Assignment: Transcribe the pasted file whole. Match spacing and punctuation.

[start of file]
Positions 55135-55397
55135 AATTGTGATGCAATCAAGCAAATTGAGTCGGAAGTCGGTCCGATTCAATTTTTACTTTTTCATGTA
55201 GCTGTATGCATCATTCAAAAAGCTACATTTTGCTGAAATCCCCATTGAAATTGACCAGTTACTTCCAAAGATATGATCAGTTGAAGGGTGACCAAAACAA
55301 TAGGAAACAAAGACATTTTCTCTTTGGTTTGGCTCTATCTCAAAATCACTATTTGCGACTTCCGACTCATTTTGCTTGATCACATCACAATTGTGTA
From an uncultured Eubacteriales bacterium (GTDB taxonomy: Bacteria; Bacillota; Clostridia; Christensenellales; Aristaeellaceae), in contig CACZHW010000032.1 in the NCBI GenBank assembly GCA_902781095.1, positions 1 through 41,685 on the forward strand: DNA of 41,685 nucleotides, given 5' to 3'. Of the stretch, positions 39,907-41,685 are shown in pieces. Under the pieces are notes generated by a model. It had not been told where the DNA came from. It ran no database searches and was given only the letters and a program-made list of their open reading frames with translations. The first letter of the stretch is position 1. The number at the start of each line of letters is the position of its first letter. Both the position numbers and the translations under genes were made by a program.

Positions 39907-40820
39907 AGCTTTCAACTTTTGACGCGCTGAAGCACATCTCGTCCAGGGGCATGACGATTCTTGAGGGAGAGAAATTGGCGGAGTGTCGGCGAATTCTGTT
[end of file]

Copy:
Positions 55135-55397
55135 AATTGTGATGCAATCAAGCAAATTGAGTCGGAAGTCGGTCCGATTCAATTTTTACTTTTTCATGTA
55201 GCTGTATGCATCATTCAAAAAGCTACATTTTGCTGAAATCCCCATTGAAATTGACCAGTTACTTCCAAAGATATGATCAGTTGAAGGGTGACCAAAACAA
55301 TAGGAAACAAAGACATTTTCTCTTTGGTTTGGCTCTATCTCAAAATCACTATTTGCGACTTCCGACTCATTTTGCTTGATCACATCACAATTGTGTA
From an uncultured Eubacteriales bacterium (GTDB taxonomy: Bacteria; Bacillota; Clostridia; Christensenellales; Aristaeellaceae), in contig CACZHW010000032.1 in the NCBI GenBank assembly GCA_902781095.1, positions 1 through 41,685 on the forward strand: DNA of 41,685 nucleotides, given 5' to 3'. Of the stretch, positions 39,907-41,685 are shown in pieces. Under the pieces are notes generated by a model. It had not been told where the DNA came from. It ran no database searches and was given only the letters and a program-made list of their open reading frames with translations. The first letter of the stretch is position 1. The number at the start of each line of letters is the position of its first letter. Both the position numbers and the translations under genes were made by a program.

Positions 39907-40820
39907 AGCTTTCAACTTTTGACGCGCTGAAGCACATCTCGTCCAGGGGCATGACGATTCTTGAGGGAGAGAAATTGGCGGAGTGTCGGCGAATTCTGTT